But lets take a look at these bottlings...
Gordon & MacPhail has launched these twin Longmorn casks from 1961, they're both refill sherry hogsheads, one from American oak and one from European oak. They've matured together in a warehouse in Scotland for 57 years

Marketed as Twin casks its then only befitting that Gordon & MacPhail Managers Richard and Stuart Urquhart is the G&M up-front image, being identical twins themselves.

These Longmorns are the oldest longmorns ever bottled as Single Malt and are only sold as pairs - or twins if you like - at a price of £30.000!

The 1961 twin casks, 512 on the right, 508 on the left © Gordon & MacPhail

Longmorn 1961 57yo (02.02.1961/xx.xx.2018) 40,8%, refill american oak sherry cask#512

© Gordon & MacPhail
Mellow and oozing salivating old oak, lots of malt and demerara sugar, Xmas Honey Hearts (baking), a cooling eucalyptus note and overripe oranges and brown banana, a pleasent gingery note and Muscato dessert wine as well. Very fresh for such an old whisky.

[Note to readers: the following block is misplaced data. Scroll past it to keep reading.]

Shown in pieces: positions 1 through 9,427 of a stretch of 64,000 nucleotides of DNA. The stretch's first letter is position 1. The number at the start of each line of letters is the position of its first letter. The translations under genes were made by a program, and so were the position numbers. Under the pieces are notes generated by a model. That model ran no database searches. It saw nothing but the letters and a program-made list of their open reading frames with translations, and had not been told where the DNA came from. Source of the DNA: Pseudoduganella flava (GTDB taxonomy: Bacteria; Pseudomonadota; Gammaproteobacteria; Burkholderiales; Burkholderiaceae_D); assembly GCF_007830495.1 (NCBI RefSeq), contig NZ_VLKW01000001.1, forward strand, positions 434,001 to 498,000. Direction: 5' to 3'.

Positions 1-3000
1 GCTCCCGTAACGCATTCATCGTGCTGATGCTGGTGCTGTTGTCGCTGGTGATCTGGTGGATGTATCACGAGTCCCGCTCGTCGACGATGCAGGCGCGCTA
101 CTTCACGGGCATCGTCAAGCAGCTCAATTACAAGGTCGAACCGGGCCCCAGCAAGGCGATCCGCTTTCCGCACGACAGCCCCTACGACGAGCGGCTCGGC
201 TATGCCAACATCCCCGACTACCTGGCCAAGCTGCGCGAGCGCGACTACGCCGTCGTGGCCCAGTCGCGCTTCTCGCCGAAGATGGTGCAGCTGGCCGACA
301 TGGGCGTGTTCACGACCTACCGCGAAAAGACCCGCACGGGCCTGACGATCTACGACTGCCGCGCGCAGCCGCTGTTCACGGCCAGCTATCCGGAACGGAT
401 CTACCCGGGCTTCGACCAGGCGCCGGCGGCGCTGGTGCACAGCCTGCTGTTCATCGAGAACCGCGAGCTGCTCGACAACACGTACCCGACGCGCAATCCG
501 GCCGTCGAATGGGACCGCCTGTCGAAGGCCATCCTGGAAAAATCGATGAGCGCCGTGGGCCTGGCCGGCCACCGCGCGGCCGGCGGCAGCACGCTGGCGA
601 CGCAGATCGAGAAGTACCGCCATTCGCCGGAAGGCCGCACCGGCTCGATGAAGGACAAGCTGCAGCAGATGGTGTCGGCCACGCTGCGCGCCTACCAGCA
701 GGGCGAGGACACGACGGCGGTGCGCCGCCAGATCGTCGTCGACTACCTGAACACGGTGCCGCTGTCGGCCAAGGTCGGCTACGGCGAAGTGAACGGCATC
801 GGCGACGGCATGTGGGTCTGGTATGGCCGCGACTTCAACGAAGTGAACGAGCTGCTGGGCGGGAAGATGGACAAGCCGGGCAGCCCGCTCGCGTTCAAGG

I was afraid the oak had gotten to this one, but no... Its there yes, but I don't find it at all invasive. It is, if anything wrapping and providing a litte wood sap. There's tea, ginger bread, a little tobacco, hints of walnut, more oranges and pretty much mirroring the nose except for a slight spicy (oak) attack on the finish.

Love this, even if it has a bit of oak - but thats to be expected in a whisky this old.


Longmorn 1961 57yo (02.02.1961/xx.xx.2018) 45%, refill european oak sherry cask#508

© Gordon & MacPhail
Clearly more sherried than its twin cask... again the nose is quite mellow but its delivering a minty and prune like nose along with very old school sherry notes, something not often seen today. Musty earthen floors, old wet oak, strong coffee with a dash of cocoa powder added. A slight burnt cask note adds to the experience. Stunning!

Lots of rhum and dark chocolate and espresso notes, mint, tobacco, prunes - all sorts of dark fruits in fact, some orange liqueur and very old cognac. Also a tad more drying than its twin...

Like with its twin above it there's a fair deal of oak present, but to me its not over the top. Just love, love love this old style!


To me, with these two, its simply just a matter of how much sherry you want in your whisky.